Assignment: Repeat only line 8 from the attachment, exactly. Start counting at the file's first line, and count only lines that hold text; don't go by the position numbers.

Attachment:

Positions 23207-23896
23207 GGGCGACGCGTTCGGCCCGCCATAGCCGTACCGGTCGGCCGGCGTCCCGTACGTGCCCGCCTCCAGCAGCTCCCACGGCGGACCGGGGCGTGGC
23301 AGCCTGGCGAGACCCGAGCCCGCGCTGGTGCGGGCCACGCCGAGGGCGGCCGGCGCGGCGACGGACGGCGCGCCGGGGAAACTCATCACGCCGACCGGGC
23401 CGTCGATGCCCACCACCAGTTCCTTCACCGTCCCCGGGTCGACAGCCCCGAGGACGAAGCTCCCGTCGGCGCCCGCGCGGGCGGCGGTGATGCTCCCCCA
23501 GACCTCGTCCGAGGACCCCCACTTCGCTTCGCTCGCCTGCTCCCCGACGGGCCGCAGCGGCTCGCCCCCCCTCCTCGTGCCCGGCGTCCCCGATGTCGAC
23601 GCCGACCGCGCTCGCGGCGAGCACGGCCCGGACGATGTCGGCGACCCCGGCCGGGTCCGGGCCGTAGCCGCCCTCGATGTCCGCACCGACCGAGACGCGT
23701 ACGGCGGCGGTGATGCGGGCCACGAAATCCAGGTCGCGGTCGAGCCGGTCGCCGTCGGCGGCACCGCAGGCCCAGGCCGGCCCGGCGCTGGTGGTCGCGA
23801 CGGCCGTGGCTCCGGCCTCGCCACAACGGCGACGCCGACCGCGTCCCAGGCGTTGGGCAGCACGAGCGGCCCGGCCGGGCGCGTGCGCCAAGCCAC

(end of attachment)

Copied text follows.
23801 CGGCCGTGGCTCCGGCCTCGCCACAACGGCGACGCCGACCGCGTCCCAGGCGTTGGGCAGCACGAGCGGCCCGGCCGGGCGCGTGCGCCAAGCCAC